Friday, October 14, 2011

It's been a busy couple of weeks or so but the internet has been misbehaving, so sorry for the lack of updates. Until yesterday all the attention has been at sea, with strong West and Southwest winds producing fine seawatching and a day of Northwesterlies providing some of the best seawatching since the 100+ Sooty Shearwater day a bit back. Totals for this week have included 11 Balearic Shearwater, 12 Leach's Petrel, 1 Whooper Swan, 3 Grey Phalarope, 54 Arctic Skua, 29 Pomarine Skua, 39 Bonxie, 1 Long-tailed Skua, 15 Sabine's Gull, 7 Little Gull, 60 Mediterranean Gull, 189 Arctic Tern, and 5 Black Tern. But yesterday attention turned inland with the belated news that a Barred Warbler had been trapped and ringed at Nant. Happily it was relocated and showed well for the remainder of the day. Up to three Wryneck are also present and a Whinchat and Common Redpoll have passed through. Vis mig has been steady away with the first Redwings, Fieldfares, Ring Ouzels, Brambling and Snow Buntings of the autumn along with three-figure counts of Meadow Pipit, Skylark and the commoner finches. Rich found the first Barn Owl of the autumn and whilst trying to catch it the first Short-eared Owl of the autumn passed overhead. But with so much going on elsewhere in the country it still doesn't feel that we've got properly started yet.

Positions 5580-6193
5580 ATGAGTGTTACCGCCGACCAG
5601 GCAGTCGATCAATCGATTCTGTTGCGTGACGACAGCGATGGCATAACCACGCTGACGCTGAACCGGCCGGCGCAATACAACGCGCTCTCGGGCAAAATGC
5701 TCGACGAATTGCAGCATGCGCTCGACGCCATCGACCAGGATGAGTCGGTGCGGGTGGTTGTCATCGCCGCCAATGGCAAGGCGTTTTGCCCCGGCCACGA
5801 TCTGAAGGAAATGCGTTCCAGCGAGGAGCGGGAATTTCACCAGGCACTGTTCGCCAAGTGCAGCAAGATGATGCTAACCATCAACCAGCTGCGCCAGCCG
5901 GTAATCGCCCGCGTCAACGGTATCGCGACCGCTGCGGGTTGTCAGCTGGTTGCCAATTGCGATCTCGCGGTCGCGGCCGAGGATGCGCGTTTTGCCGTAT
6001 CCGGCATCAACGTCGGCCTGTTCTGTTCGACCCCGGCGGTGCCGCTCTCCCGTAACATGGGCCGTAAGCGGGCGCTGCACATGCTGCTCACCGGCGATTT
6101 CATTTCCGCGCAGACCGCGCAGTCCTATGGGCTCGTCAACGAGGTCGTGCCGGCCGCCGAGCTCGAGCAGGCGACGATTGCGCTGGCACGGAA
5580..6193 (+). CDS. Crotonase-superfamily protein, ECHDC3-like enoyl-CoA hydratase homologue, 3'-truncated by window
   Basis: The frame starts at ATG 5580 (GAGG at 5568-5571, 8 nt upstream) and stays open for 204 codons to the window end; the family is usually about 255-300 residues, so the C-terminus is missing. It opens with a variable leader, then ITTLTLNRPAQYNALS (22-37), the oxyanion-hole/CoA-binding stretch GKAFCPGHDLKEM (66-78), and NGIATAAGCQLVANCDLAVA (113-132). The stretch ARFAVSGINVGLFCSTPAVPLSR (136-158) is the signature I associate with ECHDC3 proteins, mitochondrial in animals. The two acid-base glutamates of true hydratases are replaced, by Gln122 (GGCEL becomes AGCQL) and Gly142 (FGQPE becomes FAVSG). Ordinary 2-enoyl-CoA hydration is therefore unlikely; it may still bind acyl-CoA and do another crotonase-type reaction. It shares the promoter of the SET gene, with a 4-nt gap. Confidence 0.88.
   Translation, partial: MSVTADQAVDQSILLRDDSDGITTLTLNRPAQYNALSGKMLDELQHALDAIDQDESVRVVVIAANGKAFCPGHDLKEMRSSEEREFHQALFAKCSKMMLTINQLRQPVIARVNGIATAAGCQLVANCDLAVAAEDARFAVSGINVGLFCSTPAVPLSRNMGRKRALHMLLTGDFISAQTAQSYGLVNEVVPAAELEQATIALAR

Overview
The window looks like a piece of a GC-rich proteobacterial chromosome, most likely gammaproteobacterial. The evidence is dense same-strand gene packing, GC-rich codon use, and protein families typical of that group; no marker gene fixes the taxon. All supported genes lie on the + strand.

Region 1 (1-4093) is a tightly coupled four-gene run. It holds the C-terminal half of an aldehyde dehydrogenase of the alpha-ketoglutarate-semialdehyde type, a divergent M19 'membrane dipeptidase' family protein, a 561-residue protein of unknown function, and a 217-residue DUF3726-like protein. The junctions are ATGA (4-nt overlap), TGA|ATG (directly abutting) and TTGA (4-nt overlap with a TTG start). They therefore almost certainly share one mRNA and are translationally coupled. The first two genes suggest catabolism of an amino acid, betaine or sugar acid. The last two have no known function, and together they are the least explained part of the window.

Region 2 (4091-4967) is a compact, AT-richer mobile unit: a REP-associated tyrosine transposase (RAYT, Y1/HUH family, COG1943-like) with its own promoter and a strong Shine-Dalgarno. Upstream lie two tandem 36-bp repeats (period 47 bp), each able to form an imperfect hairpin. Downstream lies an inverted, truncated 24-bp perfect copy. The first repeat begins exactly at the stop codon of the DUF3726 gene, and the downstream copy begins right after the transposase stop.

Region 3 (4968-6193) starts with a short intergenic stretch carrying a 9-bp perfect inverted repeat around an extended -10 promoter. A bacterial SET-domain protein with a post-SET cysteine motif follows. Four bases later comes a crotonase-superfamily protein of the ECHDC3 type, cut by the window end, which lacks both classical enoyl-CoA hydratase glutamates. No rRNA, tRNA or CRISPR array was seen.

This, the largest Sylvia warbler, has a rather unique plumage for the genus meaning that, despite sometimes being quite an illusive species, it is quite distinctive even on short views. They have no close relatives in the genus meaning that in evolutionary terms they probably stem from a rather ancient split. The dull eye, unmarked underparts and broad borders to the tertials suggest that this is a first-year bird. (c) Richard Brown

The first Barn Owl of the autumn toured a rather murky island whilst the first Short-eared departed over the sea and southwards. (c) Richard Brown

Giselle got in on the Wryneck action by finding this rather obliging bird near the farm. Typically Rich didn't have his camera so this is digiscoped. These smart little birds were historically tied to pieces of string and spun around for a while. This was apparently to cause a strayed lover to return. Quite how such activities proved attractive is a bit of a mystery. (c) Richard Brown

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